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[ GR Nos. L-4517 to L-4520, Jul 31, 1951 ]



89 Phil. 672

[ G. R. Nos. L-4517 to L-4520, July 31, 1951 ]




The defendant Godofredo Romero was charged in four separate criminal cases with the crimes of murder (No. 362), frustrated murder (No. 360), attempted murder (No. 359) and illegal possession of firearms (No. 361). He was arraigned on December 2, 1949, and pleaded not guilty.

On May 25,1950, the parties agreed to try jointly the four cases and the prosecution called its first witness, Dr. Dollar to the stand. During his testimony, the fiscal found out that certain exhibits had been left behind in Manila through an oversight of another prosecution witness essential to the testimony of Dr. Dollar, so the fiscal moved for the postponement and the court postponed the trial of the cases to June 14, 1950, warning the prosecution that it would be the last postponement. In its order the court said the following:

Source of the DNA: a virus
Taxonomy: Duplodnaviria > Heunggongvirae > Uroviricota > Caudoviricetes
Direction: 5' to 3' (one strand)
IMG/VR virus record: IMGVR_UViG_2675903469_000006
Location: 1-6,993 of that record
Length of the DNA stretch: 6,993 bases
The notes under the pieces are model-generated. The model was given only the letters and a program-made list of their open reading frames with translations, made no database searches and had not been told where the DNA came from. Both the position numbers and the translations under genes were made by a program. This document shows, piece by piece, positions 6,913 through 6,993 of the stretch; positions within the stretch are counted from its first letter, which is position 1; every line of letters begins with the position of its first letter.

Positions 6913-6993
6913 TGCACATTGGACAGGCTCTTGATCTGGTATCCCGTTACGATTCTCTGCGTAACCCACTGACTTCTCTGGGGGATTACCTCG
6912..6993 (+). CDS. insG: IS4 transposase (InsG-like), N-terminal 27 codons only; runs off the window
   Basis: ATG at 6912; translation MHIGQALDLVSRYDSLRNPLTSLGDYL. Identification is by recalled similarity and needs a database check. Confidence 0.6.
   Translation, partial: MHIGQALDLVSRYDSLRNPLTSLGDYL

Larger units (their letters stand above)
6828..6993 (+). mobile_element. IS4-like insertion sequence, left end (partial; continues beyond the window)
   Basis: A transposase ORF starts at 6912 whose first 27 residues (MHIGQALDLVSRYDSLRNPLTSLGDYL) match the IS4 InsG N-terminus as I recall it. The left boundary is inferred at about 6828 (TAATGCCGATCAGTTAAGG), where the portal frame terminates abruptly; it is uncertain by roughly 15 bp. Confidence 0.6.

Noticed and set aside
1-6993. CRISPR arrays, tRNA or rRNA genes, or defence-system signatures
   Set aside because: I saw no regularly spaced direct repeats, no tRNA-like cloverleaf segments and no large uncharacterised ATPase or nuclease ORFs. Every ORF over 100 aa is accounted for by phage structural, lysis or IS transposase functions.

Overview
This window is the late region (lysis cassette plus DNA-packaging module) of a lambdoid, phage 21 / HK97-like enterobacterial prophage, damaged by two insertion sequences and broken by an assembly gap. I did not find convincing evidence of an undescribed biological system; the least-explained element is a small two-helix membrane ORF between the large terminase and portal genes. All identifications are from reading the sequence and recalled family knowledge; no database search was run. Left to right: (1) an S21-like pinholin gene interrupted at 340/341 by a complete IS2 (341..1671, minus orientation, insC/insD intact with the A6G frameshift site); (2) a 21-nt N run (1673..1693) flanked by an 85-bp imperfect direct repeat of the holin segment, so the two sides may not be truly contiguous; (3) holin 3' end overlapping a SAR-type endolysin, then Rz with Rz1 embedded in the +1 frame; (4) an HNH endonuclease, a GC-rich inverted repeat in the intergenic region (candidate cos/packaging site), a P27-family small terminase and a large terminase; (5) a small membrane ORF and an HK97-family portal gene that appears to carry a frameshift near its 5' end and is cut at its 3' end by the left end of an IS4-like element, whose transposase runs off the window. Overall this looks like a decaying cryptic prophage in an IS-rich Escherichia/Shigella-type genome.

"Juzgado. A peticion del Fiscal provincial Lagrimas, que dirige la acusacion, quien manifiesta en corte abierta que no esta del todo preparado para seguir con la vista de estas cuatro causas, con objecion del abogado Sr. Fornier, de la defensa, transfierase por ultima vez la continuation de la vista de estas cuatro causas, para los dias 14, 15, y 16 de junio proximo, a las ocho de la manana; en la inteligencia de que si el Fiscal no estuviere preparado para el 14 de junio proximo, el juzgado sobreseera estas cuatro causas El Fiscal Sr. Lagrimas y los abogados Sres. Former y Operiano, del acusado, han sido notificados en corte abierta de este senalamiento."